First Course: Welsh – Welsh Rarebit

Welsh Rarebit

Welsh Rarebit

Not to trying at all to down play the course, but simply put, its bread covered in cheese. Described as “sweet grass georgia gouda, terrapin hopsecutioner, pain au levain, roasted frisée, georgia apples” and more simply put as it’s going to be hard to be the first course. If you follow along you know I’m a huge SGD cheese fan. I’ve wanted to try their gouda and achievement unlocked. This was paired with HS Pale Ale and paired nicely. Nice until the waiter grabbed Sarah’s beer with two sips left and she is all about getting every pennies worth. I quickly calmed her after she realized they were refilling the half pours during each course.

Second Course: Belgium – Moules Frites

Moules Frites

Moules Frites

It was hard for me knowing the menu and deciding if I was more excited about this course or the next. Ingredients listed were “leeks, shallots, housemade bacon, terrapin golden ale broth, fries,
roasted garlic aioli
” and paired with this year’s stellar Citra wet hopped Terrapin So Fresh and So Green, Green. Crap! I’m just realizing I haven’t blogged about Terrapin’s Hop Harvest Fest were SF&SGG was released. Sorry guys & gals, I’ll get on that. The frites (fries) were fabulous and I’m sure some people wonder why I mention that? Could you imagine eating mussels with McDonald’s or Zaxby’s fries? The mussels were great, along with the brother. If at home I would have cereal milk bowl drank that broth. Whew it was good. Not to down play anything, as this course was awesome I pondered how it would pair with a Monk’s Revenge, which is Terrapin’s Belgian Imperial IPA. Wonder if I can sneak (byob) a Monk’s into Farm 255 sometime and try with mussels? As good as the first course was, this one topped it.

Third Course: Czech Republic – Braised Short Ribs

Braised Ribs

Braised Ribs

Now could a seafood lover enjoy a meat course after a stellar seafood dish? This course included “terrapin india brown ale, potato pierogi, sweet grass dairy thomasville tomme, caramelized onion” and paired with the great HS Beer Small Craft Warning Uber Pils. Now we talk about beer and food pairings. The smooth bittering of the pilsner along with the subtle sweetness from being an imperial contrasted well with the richness of the meat. Not to mention I may be a sucker for SGD Thomasville Tomme. This was my first time having a pierogi, which is a dumpling of unleavened dough per Wikipedia. Several people made comments that they had never seen a pierogi so big. This beer dinner is turning out to be an endless mountain climb in regards to how well I like each course.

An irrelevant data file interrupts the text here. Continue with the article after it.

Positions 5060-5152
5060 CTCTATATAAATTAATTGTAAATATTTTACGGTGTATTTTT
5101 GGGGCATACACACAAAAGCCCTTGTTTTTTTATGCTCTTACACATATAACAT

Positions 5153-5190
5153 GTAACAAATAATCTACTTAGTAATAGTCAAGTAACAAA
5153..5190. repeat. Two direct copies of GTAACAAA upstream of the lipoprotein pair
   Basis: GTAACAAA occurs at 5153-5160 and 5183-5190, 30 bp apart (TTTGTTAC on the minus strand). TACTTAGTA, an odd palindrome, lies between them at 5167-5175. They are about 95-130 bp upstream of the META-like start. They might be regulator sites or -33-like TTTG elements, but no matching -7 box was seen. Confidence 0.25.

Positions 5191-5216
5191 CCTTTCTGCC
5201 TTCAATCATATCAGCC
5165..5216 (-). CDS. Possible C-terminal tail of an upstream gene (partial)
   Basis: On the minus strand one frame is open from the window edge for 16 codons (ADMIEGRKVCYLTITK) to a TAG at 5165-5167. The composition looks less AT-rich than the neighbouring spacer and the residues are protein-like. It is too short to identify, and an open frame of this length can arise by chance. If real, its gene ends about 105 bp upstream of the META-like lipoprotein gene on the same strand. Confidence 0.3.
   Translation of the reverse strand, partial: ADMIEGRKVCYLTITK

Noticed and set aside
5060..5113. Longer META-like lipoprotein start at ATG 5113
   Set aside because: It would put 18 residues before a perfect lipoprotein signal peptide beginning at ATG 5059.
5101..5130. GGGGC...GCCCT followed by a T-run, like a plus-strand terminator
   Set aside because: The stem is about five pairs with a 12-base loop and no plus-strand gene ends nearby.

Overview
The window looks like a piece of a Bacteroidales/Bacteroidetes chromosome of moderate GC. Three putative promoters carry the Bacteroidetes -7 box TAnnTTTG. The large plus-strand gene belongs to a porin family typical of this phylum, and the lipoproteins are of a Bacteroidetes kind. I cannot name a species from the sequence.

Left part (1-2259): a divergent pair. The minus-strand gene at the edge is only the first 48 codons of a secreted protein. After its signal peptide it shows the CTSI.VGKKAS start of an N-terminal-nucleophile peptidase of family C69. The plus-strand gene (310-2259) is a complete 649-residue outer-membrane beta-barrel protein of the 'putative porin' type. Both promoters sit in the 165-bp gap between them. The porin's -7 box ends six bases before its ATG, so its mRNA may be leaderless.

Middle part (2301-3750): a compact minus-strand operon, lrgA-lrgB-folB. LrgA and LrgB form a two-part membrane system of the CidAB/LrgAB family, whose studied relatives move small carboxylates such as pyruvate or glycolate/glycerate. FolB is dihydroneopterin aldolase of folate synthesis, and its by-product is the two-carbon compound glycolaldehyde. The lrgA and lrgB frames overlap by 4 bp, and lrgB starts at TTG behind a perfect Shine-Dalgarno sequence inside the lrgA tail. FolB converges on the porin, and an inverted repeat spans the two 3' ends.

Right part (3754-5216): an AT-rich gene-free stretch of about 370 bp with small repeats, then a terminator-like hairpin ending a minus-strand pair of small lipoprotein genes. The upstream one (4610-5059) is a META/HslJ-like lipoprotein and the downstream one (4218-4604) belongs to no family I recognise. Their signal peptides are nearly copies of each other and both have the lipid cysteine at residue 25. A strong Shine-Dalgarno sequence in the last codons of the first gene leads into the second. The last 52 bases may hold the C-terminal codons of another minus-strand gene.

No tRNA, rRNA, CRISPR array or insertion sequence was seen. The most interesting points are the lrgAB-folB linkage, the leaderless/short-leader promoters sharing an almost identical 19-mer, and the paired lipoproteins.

Final Course: Germany – Black Forest Cake

Black Forest Cake

Black Forest Cake

All I can say is chocolate > seafood. This delicious chocolate cake came along side ice cream made with HS Beer imperial stout with a spread of brandied cherries sauce on the dish. Did I mention I like chocolate? So pair this with the recently released 2012 Terrapin Moo Hoo chocolate milk stout and I could sit here all night until I popped. Okay, so I could only eat my piece before I wanted to pop. Though I’m bias, this was MY favorite dish of the night. I’d be willing to be that many favored the main course.

During the last course Spike, head brewer for Terrapin spoke some and thanked everyone. Kevy and Dustin both spoke and asked for applause for the Farm staff and Chef Whitney. The peak of the mountain was meeting Chef Whitney Otawka afterwards as we spoke with friends and thanked them. Chef Whitney seemed very down to earth and not full of herself like some would expect from a local celebrity that you see on television often. She listened to questions about Monk’s versus SF&SGG and gave the great response that the latter was a more special beer and she was seeking a special night. Job well done and cheers to Chef Whitney for a great night of community!

[photo credit to Matt Willey of Sweet Grass Dairy 
& Emily Garrison of Shiraz Athens]

Stout Day


So this past Thursday, November 8th was International Stout Day. It’s just another pseudo social media holiday created by someone who’s name will not be hard to find via the Google machine or a visit to Last year on a whim, me, Denver and Miley decided to drink a couple of stouts over at Miley’s house. Unlike this year, last year Friday totally sucked. The list this year was just as bad ass as last years, except we were accompanied by three others plus a couple of wives, Sarah included this year to even out the butt whooping we would have had. Miley mad a big batch of Green Flash Double Stout chorizo chili with chocolate thrown in. Yeah, it was as good as it sounds. As far as what the list looked like? You can check out my Untappd list for Thursday, or look at the picture.


#IPAday PWNd

#IPAday banner